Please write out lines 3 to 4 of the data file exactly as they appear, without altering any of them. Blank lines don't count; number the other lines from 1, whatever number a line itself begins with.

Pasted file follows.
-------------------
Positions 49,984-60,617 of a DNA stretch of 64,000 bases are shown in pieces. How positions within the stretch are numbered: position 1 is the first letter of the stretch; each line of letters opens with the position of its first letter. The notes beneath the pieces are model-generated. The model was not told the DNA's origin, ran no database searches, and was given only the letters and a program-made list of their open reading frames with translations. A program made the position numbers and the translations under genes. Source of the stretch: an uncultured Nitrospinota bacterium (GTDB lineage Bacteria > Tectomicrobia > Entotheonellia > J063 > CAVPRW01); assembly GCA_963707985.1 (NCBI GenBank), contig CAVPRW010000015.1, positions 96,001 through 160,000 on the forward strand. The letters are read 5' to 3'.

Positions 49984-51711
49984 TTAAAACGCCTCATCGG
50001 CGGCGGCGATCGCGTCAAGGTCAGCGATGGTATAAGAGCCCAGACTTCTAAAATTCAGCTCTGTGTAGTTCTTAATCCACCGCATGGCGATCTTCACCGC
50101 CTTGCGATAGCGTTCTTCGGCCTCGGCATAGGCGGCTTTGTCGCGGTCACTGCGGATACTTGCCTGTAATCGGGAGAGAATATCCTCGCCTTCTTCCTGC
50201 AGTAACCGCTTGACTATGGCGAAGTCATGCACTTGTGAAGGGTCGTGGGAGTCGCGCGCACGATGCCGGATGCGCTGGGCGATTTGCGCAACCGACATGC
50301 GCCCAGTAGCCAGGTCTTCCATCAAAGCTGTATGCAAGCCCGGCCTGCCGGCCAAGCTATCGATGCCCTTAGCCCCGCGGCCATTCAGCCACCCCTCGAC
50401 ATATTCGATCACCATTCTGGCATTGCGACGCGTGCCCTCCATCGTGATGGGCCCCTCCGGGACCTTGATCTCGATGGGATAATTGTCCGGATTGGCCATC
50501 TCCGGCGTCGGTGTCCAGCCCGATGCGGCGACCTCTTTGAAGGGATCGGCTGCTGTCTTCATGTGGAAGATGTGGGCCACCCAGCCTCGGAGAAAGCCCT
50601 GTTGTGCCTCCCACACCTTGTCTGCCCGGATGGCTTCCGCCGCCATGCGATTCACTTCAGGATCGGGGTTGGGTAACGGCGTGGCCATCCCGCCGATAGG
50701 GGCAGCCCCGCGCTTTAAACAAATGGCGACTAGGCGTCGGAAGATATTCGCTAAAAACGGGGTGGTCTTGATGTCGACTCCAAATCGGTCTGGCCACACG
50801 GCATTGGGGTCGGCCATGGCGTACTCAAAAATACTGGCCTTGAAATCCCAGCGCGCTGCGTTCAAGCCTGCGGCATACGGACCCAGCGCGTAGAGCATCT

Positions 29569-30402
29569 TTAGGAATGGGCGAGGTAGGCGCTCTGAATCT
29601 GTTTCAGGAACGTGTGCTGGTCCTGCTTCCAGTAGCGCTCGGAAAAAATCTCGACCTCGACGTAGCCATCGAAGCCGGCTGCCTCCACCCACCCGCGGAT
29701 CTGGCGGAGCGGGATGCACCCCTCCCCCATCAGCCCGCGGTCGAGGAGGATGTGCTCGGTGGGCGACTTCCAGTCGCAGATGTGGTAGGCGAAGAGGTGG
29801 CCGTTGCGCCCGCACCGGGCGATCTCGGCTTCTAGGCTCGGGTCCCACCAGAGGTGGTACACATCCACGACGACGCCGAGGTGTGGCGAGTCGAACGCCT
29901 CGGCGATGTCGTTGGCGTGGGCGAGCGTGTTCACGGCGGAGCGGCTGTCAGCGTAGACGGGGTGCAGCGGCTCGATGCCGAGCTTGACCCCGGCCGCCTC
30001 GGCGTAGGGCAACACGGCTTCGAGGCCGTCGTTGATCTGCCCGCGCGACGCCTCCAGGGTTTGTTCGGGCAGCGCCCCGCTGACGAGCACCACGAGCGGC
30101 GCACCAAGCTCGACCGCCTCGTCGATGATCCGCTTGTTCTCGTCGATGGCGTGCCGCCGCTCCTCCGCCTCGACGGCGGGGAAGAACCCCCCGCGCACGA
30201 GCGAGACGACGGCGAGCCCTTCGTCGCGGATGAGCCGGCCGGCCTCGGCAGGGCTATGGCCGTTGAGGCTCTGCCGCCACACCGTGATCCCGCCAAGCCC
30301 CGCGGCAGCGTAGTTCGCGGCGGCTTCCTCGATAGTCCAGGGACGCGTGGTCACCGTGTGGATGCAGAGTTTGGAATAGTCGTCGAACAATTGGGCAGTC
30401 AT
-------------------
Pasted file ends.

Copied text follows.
49984 TTAAAACGCCTCATCGG
50001 CGGCGGCGATCGCGTCAAGGTCAGCGATGGTATAAGAGCCCAGACTTCTAAAATTCAGCTCTGTGTAGTTCTTAATCCACCGCATGGCGATCTTCACCGC